"So we said if we could take this online and then layer in a better experience for customers other than 'this is your low price, take it or leave it,' we could make a lot of hay," he recalls.
When counseling budding entrepreneurs, Wright likes to quote a line from former General Electric CEO Jack Welch: "If you don't have a competitive advantage, don't compete."
"So what I would tell any entrepreneur is find the thing you do better or differently than anyone else, and if you don't have something like that, you may not have a business," Wright says.
2. Don't get in over your head financially
Before starting Bounce, Wright and his fellow entrepreneurs looked at what it would cost to start a business. They had a lot of knowledge about the cable/telecom/satellite business but knew it would take "a healthy chunk of money" to build the infrastructure.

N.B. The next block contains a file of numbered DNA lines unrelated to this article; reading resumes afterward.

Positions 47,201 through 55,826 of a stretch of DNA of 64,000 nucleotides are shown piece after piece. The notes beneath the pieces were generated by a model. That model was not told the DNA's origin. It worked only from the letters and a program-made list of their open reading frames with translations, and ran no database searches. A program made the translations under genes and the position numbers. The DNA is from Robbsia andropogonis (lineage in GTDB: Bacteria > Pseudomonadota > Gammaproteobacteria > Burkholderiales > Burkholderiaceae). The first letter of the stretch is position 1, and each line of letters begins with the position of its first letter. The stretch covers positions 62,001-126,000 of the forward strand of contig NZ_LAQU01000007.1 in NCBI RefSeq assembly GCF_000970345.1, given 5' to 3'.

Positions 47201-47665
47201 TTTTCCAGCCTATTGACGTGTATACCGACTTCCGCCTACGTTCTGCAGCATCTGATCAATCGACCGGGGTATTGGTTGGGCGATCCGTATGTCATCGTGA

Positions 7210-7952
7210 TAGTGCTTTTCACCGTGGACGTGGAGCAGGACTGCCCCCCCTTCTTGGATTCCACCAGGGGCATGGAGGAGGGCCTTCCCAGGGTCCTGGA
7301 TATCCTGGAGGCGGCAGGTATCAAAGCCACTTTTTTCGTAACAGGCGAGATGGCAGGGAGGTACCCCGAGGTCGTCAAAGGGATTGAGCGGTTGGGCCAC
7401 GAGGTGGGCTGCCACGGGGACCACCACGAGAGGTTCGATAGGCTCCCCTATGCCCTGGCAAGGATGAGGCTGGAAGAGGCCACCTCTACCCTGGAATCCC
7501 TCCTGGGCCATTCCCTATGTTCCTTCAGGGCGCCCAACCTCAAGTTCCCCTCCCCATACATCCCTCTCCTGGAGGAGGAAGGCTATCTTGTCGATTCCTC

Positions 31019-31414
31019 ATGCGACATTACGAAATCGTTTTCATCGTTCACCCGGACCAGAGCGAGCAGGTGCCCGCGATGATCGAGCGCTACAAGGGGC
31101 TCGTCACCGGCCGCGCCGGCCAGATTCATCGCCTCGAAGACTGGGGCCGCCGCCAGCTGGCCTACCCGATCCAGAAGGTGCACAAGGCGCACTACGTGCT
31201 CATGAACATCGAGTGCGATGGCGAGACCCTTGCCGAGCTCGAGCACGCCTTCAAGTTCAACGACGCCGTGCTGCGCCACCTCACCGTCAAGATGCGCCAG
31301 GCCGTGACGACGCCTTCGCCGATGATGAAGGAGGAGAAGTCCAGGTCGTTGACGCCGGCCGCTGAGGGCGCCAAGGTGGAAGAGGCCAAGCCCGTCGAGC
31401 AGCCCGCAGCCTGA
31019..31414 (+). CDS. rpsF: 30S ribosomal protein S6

"However, on the competitive energy side, basically you don't need the money to build the pipes and the wires; you just need the money to build a business plan and put the money up to acquire a license," he recalls.
At the time they started Bounce, a license cost $100,000. (Now it's up to $1.5 million.) So with their savings and a seed investor with good connections, they raised around $1 million and started Bounce, even though it was in the depth of the 2008 recession.
They picked the name after two intense days of brainstorming and three female founders argued that it signified energy and motion in a hip and fun way. The company wanted to appeal to women because their research shows that 70 percent of household decisions are made by the female member of the family.
3. Raise more than you think you need
One thing Wright has learned is "no matter what you raise, raise more than that, because you are going to need it." The group ultimately raised north of $5 million in multiple rounds over time. "It was not immediate," Wright said.
4. Build a good team with trust
"Lone wolves rarely make it, so however good you are, have a better team," Wright says. "And don't ever give up until you're forced to or you come out smellin' like a rose on the other side."